Pasta filled with meat, vegetable, herbs, or cheese was also very common (and many times still sweetened with honey and douce). Pasta was cooked, additions made or layered, and served, not reheated, cheese and butter were allowed to melt on the hot pasta instead. One exception of  a reheating instruction was from the 14th Century - Ravieles, from Two Anglo-Norman Culinary Collections, after more cheese was added (5).


Shapes of things


Lagana, lagani, laganon, or laganum is a Greek and Roman precursor to lasagna. Sheets of flat pasta with herbs mixed into the dough were fried, in other accounts the sheets of pasta were layered with herbs and baked (4). German bakers assisted in shaping pasta in the 13th century (noodles, swords, stars), along with the Etruscan's and their descendants. In 1279 Ponzio Baestone left a small basket of macaroni to a special recipient. There are about 500 shapes and sizes. Made in different regions, each is best for different types of sauces and ingredients as carriers (6).


Woodblock of pasta-making, Bartolomeo Scappi, 1570




1- http://www.gutenberg.org/files/29728/29728-h/29728-h.htm


Apicius: A Critical Edition with an Introduction and an English Translaton. Ed. and trans. Christopher Grocock and Sally Grainger, Prospect Books, 2006. ISBN 1-903018-13-7 [Latin and English]


2- http://www.daviddfriedman.com/Medieval/Cookbooks/Andalusian/andalusian10.htm


A Miscellany by David Friedman and Elizabeth Cook, CreateSpace Independent Publishing Platform, 2012. ISBN 978-1463789329


3- http://www.pbm.com/~lindahl/foc/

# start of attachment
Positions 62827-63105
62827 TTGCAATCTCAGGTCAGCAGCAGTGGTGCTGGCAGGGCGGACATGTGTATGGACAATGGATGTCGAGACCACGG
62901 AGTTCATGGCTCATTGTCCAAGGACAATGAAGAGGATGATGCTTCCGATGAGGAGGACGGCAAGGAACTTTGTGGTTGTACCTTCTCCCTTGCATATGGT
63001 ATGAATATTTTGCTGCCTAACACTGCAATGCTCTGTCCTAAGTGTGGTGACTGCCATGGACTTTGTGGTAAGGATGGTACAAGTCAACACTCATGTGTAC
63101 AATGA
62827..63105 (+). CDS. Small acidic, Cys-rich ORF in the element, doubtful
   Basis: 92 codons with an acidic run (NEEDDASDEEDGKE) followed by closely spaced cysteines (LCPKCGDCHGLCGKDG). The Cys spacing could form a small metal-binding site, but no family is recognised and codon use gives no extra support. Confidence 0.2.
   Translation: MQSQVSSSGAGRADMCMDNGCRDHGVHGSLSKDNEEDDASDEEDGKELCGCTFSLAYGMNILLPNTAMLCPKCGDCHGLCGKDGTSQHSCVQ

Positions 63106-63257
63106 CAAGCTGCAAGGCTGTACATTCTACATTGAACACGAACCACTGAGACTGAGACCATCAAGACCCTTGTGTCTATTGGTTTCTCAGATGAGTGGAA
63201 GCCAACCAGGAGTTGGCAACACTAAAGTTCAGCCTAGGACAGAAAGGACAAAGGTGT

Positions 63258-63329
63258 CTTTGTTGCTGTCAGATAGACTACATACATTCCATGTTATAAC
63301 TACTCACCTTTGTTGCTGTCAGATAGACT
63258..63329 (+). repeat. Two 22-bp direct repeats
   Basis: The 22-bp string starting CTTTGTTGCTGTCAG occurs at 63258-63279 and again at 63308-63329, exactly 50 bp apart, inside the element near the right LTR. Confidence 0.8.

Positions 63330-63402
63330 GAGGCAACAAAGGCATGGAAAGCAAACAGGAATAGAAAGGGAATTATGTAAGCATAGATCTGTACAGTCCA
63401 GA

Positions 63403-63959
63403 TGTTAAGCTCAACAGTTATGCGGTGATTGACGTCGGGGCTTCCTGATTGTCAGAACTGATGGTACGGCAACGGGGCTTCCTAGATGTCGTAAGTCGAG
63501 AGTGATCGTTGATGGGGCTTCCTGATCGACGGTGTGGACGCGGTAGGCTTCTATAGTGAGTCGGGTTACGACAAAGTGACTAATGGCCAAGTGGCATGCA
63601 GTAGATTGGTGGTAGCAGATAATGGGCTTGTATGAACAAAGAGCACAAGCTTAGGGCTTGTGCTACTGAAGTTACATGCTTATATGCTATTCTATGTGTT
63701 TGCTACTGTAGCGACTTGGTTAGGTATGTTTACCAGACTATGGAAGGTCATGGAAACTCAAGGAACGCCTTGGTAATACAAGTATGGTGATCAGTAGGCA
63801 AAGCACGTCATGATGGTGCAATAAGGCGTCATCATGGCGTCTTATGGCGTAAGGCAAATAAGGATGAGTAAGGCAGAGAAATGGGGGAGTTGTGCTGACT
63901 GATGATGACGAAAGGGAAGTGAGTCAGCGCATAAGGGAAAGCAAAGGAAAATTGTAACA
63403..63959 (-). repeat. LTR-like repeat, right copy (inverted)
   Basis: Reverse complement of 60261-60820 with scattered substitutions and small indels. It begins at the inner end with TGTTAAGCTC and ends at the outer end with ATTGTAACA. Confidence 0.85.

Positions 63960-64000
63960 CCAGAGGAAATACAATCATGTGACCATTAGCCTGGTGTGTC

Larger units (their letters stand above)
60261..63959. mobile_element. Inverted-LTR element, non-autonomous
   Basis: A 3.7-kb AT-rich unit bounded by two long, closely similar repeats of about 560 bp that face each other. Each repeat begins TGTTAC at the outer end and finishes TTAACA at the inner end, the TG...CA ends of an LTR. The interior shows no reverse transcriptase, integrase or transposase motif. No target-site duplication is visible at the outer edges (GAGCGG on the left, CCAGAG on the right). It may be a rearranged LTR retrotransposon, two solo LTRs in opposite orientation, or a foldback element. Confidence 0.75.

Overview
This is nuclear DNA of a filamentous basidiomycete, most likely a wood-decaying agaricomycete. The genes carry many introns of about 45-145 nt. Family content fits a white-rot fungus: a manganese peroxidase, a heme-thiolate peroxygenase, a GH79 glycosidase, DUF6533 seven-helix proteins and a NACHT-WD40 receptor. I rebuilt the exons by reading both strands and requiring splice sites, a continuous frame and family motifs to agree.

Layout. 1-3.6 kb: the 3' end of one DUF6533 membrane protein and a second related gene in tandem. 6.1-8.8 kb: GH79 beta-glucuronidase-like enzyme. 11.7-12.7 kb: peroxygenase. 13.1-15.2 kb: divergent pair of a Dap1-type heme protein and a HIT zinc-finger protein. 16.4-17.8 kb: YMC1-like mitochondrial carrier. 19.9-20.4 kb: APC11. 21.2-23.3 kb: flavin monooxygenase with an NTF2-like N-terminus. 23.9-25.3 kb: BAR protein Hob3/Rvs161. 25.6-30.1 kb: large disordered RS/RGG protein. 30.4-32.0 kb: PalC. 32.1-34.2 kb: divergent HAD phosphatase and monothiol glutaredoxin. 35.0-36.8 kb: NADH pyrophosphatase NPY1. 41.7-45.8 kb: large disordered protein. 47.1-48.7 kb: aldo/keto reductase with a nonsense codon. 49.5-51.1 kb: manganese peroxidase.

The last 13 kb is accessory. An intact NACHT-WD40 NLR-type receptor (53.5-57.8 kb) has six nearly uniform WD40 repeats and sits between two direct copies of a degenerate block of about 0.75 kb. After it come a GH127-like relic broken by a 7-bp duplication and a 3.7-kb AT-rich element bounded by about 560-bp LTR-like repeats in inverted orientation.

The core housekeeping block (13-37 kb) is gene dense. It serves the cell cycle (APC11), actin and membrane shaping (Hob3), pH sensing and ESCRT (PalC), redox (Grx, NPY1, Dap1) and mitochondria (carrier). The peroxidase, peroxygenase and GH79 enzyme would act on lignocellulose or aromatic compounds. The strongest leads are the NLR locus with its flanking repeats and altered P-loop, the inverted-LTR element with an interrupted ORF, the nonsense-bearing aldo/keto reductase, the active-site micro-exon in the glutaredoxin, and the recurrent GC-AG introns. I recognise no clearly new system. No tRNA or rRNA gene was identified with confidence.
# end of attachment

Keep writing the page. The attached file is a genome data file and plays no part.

The Forme of Cury: A Roll of Ancient English Cookery Compiled by Samuel Pegge, Forgotten Books, 2008.  ISBN 978-1606209608


4- https://sites.google.com/site/newwritersinkpublishing/sicilian-food---part-1


Athenaeus in Banquet of the learned, 2nd century text which summarizes a recipe from The art of the baker, from the Greek Chrysippus of Tyana from the 1st century.


5- http://www.medievalcookery.com/notes/royal12cxii.txt


Two Anglo-Norman Culinary Collections Edited from British Library Manuscripts Additional 32085 and Royal 12.C.xii. by Constance B. Hieatt and Robin F. Jones, Speculum vol. 61, issue 4 , 1986


6- http://pastafits.org/pasta-dictionary/?gclid=CKOriuPKlMMCFYRFaQodNaMAVA


Encyclopedia of Pasta by California Studies in Food and Culture, University of California Press,  2009. ISBN 978-0520255227


7- Help with timelines:



8- Other neat information noted here:




Copyright 2015 by Dawn Fulmer. 13450 Solana Road SE, Deming, NM 88030.  <desertdawn at gmail.com>. Permission is granted for republication in SCA-related publications, provided the author is credited.  Addresses change, but a reasonable attempt should be made to ensure that the author is notified of the publication and if possible receives a copy.


If this article is reprinted in a publication, please place a notice in the publication that you found this article in the Florilegium. I would also appreciate an email to myself, so that I can track which articles are being reprinted. Thanks. -Stefan.


<the end>

Formatting copyright © Mark S. Harris (THLord Stefan li Rous).
All other copyrights are property of the original article and message authors.

Comments to the Editor: stefan at florilegium.org